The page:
The story introduces us to M'k'n'zy of Calhoun, a rebel leader at a very young age, and his struggle to survive. It continues to introduce a handful of other characters, establishing their backgrounds, but really not doing anything with them. In that sense this feels like "episode 1" to a two parter. I think that was the intention of the writer and line developers, but in a book format I don't think it worked well. This book could have easily been 400pgs and have something actually happen in it.

As the book progresses we learn that M'k'n'zy has joined starfleet and was a protege of Jean-luc Picard's, linking it very closely to the Next Generation series. We discover that the main character now goes by Mackenzie Calhoun (wee!) who has been tapped to command a starship sent into the middle of a political crisis.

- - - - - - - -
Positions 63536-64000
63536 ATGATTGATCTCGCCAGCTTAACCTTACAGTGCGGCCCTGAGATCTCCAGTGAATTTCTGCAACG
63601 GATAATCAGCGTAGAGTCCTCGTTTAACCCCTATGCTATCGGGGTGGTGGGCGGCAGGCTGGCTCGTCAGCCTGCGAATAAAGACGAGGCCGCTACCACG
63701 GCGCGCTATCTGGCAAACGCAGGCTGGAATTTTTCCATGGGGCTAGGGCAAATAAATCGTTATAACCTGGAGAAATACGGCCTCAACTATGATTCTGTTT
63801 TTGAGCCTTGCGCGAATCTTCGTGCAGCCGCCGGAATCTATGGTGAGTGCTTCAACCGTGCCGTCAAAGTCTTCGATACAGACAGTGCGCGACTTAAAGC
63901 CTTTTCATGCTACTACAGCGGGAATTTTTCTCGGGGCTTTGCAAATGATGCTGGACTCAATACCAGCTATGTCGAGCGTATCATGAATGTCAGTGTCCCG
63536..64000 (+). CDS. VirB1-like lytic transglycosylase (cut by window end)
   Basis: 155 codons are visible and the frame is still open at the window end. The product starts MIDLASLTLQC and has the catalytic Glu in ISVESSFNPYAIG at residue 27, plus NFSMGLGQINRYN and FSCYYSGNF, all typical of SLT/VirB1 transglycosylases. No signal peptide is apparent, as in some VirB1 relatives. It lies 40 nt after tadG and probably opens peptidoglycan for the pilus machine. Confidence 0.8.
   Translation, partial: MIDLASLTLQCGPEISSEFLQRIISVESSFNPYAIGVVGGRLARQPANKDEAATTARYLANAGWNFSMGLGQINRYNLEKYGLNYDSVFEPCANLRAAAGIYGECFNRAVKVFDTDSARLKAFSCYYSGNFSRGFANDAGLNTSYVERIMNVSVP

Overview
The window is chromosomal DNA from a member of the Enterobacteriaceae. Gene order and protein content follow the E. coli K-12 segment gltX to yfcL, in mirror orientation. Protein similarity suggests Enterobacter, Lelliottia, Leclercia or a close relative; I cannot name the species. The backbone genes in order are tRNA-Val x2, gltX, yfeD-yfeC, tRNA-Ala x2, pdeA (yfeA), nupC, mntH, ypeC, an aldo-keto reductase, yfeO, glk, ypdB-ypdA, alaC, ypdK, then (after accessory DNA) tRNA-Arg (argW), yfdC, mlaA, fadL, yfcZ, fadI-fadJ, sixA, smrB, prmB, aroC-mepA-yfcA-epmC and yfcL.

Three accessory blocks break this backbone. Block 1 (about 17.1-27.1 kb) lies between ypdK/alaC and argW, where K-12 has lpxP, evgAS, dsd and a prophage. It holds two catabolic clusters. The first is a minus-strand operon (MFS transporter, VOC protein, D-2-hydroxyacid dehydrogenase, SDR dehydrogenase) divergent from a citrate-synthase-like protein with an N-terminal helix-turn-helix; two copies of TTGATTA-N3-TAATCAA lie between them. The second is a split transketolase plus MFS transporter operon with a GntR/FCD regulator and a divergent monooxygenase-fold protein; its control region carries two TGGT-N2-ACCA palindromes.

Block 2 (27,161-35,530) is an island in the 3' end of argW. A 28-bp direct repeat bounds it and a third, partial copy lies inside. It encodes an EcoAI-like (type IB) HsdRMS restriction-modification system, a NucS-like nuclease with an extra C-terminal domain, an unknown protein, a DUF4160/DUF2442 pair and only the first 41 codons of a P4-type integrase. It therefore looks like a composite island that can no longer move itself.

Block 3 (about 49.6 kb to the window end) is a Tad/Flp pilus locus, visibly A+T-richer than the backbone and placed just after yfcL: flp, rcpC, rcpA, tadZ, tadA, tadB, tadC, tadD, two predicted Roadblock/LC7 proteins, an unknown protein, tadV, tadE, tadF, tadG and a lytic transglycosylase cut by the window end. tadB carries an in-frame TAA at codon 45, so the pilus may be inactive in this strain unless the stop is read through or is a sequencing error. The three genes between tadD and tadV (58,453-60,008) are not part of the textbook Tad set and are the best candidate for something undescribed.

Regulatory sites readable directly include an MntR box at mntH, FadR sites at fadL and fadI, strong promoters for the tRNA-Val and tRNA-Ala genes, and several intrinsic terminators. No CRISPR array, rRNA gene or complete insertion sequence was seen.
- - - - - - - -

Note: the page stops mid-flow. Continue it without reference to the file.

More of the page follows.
Despite the almost fanfic development of Mackenzie (this concept really needed some more editorial oversite, in my mind), the fact that the main driver of the story (at this point) is the collapse of yet another Star Empire, and a political mission (rather than "Boldly going where no man has gone before!" an element Star Trek lost over the years and the reboot showing absolutely no danger of recovering) falls into the old trope of the franchise's latter years. The book was published in 1997, two years after the launch of Star Trek: Voyager. At the time, this is what Star Trek had become, so perhaps we can forgive the idea of the book. But nonetheless, it doesn't inspire either.